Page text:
Situation and characteristics
Santa Fe, capital of the state of New Mexico, lies on a tributary of the Rio Grande on the southwestern slopes of the very beautiful Sangre de Cristo Mountains. The town gains its particular atmosphere from the mingling of Indian, Spanish/Mexican and Anglo-American cultural influences. Its picturesque streets and lanes, low adobe houses, beautiful churches of the Spanish colonial period and profusion of Indian arts and crafts and contemporary art, combined with its agreeable dry mountain climate, have long attracted visitors. In the forest-covered mountain country round the town, where some mines are still being worked, there are a number of very attractive and interesting Indian pueblos.
During the last twenty years, too, excellent winter sports facilities have been developed in the Sangre de Cristo Mountains.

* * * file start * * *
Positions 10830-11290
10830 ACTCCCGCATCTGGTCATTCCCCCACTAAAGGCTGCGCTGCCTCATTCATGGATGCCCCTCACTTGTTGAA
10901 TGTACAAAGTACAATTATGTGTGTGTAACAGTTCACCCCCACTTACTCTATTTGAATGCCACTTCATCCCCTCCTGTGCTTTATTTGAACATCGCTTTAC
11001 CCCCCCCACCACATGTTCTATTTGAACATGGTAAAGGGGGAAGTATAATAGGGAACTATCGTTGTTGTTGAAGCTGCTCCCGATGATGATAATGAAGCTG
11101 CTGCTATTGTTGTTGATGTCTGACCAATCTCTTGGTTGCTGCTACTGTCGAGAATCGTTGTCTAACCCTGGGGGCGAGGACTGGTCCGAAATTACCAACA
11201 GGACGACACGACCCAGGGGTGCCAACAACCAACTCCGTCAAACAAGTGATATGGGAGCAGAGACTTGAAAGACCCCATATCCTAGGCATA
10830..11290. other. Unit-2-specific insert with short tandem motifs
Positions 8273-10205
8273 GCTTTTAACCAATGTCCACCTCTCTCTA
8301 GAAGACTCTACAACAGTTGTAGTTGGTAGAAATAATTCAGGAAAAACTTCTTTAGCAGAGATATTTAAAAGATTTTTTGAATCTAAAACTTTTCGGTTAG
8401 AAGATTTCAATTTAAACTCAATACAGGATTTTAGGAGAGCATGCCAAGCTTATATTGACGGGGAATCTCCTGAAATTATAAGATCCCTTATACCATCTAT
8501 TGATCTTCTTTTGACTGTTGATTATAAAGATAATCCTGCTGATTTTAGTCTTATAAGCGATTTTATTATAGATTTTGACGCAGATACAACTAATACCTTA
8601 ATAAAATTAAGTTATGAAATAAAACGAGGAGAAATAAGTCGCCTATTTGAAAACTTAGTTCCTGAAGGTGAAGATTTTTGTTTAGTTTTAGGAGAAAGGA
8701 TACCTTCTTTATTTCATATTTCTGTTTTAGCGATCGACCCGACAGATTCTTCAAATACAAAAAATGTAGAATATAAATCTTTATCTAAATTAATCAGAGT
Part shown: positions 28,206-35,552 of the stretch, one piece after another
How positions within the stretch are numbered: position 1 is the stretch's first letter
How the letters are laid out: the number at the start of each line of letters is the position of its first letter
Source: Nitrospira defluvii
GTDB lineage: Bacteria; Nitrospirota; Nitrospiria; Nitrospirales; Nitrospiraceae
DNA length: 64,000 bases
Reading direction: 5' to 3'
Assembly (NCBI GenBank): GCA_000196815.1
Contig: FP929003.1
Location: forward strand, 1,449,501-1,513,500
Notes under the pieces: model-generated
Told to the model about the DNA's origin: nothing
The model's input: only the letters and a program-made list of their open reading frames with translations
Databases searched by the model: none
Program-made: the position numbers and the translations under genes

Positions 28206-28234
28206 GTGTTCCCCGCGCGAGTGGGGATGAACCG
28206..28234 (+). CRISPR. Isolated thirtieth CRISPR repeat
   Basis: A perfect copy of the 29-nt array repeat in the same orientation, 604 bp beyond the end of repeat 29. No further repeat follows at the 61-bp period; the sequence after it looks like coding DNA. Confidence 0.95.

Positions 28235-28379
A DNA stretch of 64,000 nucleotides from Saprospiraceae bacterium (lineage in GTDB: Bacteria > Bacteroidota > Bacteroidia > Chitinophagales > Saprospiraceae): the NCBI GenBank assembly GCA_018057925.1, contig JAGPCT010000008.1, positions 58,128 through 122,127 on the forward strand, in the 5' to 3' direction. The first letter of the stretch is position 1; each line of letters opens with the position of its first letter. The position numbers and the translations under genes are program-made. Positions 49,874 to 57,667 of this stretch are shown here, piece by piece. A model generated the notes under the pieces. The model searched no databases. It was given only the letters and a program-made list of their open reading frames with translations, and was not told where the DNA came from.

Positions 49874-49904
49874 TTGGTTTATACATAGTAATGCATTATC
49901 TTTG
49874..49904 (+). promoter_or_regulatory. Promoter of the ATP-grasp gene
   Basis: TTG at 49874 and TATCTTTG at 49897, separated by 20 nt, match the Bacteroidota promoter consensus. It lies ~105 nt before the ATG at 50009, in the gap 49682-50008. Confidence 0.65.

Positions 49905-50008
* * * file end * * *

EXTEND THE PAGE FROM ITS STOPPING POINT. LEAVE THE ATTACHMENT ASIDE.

In 1542 the first Spaniards to come here found a populous Indian village. In 1609 they founded a town which became the religious and administrative center of the province of New Mexico. In 1680 the Spaniards were driven out by the Indians, but returned twelve years later. After Mexico broke away from Spain in 1821 Santa Fe remained capital of New Mexico and built up a lively trade with the Americans. The principal transport route was the Santa Fe Trail, which ran through the valley of the Rio Grande to reach the Missouri at Kansas City. Another important route was the Old Spanish Trail, which led to Los Angeles in California. In 1846, during the Spanish-Mexican War, Santa Fe fell to the United States without any serious fighting and later became capital of the U.S. territory of New Mexico. In 1862 the town fell briefly into the hands of the Confederates. The economy of the town and surrounding area was given a boost by the opening of the Santa Fe Railroad in 1880.